Earlier this week, I ran across a couple of new services in the area of personal emotional counseling. The actors in question are Find A Therapist and Talkspace; while the former is a free localisation tool enabling you to find the closest therapist in your area and engaging with him/her by phone or e-mail, the latter provides direct encrypted messaging to a counsel in exchange for a weekly flat fee.
It is clear from the outset that, regardless of the system - be in via an app or a website -, these join a cohort of other services that are trying to bridge the gap that one may feel when confronted with his or her own fears and insecurities, which the public eye is very critique about. There is no soft way to say it, but it is more and more required by external factors to act courageously, carefree and bliss to any reason that would affect your personal appearance and performance in front of others. We are, for the most of our days, a pack of wolves hunting down on the rest and on each other.
A hunt that becomes tiresome for ourselves as well, and the hunters become the hunted. It is in this life-motto (for some) that actually lies the core of some of our problems: the lack of empathy that makes us become hunters also acts as superficiality when not realizing that we can very well become the hunted earlier than thought.
This sort of bubble, we use as both weapon and shield. It is then when we tend to refuge in malfunctioning competition that degrades us emotionally, and here is the moment when, no earlier than 10 or 15 years ago,for some, a need to find professional counselling would have arisen. Counselling meant physical, live, one-to-one interaction with a complete stranger, with whom, for some peculiar and unheard of reasons, you were supposed to feel comfortable sharing Yourself with.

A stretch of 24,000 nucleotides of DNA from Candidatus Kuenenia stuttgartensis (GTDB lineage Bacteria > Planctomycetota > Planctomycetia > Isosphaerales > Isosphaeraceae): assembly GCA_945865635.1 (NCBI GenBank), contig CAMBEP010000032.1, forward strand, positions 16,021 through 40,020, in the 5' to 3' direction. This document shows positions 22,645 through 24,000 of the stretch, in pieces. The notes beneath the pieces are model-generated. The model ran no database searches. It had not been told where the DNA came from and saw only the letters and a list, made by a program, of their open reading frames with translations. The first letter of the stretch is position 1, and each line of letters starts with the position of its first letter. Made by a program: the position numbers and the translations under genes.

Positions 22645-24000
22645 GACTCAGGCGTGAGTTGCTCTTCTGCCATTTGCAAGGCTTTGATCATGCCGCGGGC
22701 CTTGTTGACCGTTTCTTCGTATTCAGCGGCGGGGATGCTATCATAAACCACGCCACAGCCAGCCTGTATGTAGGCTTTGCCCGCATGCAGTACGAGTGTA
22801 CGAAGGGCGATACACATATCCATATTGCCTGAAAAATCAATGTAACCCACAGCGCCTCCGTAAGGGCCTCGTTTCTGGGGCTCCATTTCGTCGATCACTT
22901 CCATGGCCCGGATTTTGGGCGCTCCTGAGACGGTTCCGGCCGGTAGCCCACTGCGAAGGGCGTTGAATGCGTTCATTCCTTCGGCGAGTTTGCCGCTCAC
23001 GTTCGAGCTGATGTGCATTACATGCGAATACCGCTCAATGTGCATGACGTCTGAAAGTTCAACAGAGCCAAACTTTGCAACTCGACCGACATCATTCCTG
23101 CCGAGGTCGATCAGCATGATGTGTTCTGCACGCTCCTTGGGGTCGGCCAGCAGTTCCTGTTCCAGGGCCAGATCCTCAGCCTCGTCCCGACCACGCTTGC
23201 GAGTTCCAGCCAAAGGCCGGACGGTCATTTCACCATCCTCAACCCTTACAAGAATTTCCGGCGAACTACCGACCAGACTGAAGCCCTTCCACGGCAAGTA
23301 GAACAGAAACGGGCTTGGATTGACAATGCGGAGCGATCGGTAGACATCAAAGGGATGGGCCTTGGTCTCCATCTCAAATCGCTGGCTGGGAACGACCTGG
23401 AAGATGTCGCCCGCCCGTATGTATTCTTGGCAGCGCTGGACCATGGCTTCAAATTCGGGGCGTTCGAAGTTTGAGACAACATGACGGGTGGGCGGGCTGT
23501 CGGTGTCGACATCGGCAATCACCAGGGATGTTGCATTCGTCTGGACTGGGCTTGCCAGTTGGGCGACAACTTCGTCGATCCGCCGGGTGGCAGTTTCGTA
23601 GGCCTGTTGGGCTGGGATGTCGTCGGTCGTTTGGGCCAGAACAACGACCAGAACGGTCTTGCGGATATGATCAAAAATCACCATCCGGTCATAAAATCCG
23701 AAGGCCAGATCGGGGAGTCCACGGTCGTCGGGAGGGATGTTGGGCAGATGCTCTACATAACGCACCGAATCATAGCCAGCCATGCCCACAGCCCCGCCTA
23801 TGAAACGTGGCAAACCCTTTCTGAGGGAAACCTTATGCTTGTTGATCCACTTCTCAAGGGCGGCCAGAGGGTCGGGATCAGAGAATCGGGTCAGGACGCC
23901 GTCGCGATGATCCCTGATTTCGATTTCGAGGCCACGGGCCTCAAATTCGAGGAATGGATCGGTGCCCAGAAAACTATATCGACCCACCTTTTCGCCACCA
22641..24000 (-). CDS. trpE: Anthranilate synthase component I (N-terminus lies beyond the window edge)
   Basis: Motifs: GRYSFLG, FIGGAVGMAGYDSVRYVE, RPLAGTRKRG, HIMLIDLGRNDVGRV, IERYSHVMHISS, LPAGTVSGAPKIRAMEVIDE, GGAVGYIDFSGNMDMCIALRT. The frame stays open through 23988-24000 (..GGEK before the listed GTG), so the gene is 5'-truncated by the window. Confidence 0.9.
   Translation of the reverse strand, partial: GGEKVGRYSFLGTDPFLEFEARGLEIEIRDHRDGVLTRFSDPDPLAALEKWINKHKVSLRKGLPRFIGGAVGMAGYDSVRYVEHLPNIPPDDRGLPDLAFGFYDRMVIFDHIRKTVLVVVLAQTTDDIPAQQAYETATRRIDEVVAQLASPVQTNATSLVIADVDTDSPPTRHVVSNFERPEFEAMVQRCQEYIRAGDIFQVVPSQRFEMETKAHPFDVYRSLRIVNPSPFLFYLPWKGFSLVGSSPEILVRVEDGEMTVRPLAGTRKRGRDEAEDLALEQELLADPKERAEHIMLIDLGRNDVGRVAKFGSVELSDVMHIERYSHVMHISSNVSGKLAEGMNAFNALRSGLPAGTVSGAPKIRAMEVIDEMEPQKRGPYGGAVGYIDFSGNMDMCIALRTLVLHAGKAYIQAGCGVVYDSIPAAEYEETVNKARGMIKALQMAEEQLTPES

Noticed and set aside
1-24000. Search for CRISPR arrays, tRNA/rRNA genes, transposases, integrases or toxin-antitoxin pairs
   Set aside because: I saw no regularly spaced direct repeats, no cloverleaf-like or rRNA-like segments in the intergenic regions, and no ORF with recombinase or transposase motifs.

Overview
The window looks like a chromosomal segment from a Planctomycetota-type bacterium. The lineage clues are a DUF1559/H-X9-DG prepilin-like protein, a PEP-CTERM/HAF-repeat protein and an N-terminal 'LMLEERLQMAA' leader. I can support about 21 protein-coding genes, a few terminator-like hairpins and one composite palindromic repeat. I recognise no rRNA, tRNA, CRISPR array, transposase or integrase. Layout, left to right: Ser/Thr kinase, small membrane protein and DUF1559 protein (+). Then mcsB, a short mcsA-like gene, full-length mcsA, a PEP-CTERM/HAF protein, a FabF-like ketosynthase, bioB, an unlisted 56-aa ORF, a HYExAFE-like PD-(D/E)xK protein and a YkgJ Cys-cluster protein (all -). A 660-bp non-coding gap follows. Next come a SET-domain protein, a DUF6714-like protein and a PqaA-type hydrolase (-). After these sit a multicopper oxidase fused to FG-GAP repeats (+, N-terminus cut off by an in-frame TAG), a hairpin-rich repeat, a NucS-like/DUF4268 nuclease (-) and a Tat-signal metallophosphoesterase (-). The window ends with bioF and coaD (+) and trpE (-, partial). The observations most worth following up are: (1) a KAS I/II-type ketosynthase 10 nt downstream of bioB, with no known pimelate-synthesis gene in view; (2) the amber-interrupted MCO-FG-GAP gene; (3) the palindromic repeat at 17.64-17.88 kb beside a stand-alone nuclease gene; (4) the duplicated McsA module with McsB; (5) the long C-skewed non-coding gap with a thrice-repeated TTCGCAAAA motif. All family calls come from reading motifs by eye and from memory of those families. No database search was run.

Fast forward to today, and physical interaction on the counselling part may be very well limited to extinction as a result of virtual interaction via services as Find A Therapist and Talkspace. But this is only the "solution" aspect.
On the side of the "problem" lie Facebook, Twitter, Instagram - we have all these networks that have changed the perception of hunter and prey. The rising of social networks as a means of keeping relationships tight-knit induced an indirect sense of security for people not sure of themselves. But somewhere along the way, something happened - while being more and more immersed in this new dual world (real-virtual), some minds shifted completely in believing that our virtual personas are who we stand as in society. It is then when the same things that affected us in reality started taking their toll in the virtual life.
There are various statistics proving that virtual harassment, bullying and other types of behavior that lead to counselling will be more and more present. Apart from the immediate benefit - of comfort, ease-of-use and the likes - of services that don't require face-to-face contact, it is a question of whether this is scalable, to the extent where virtual emotional counselling can really prove beneficial for virtual problems.
The jungle, with its hunters and preys, is still out there, and will be long after any of the networking services we use today will be replaced or become extinct. In the long run, human interaction is the only key that can unlock oneself. The rest - mere adjuvants.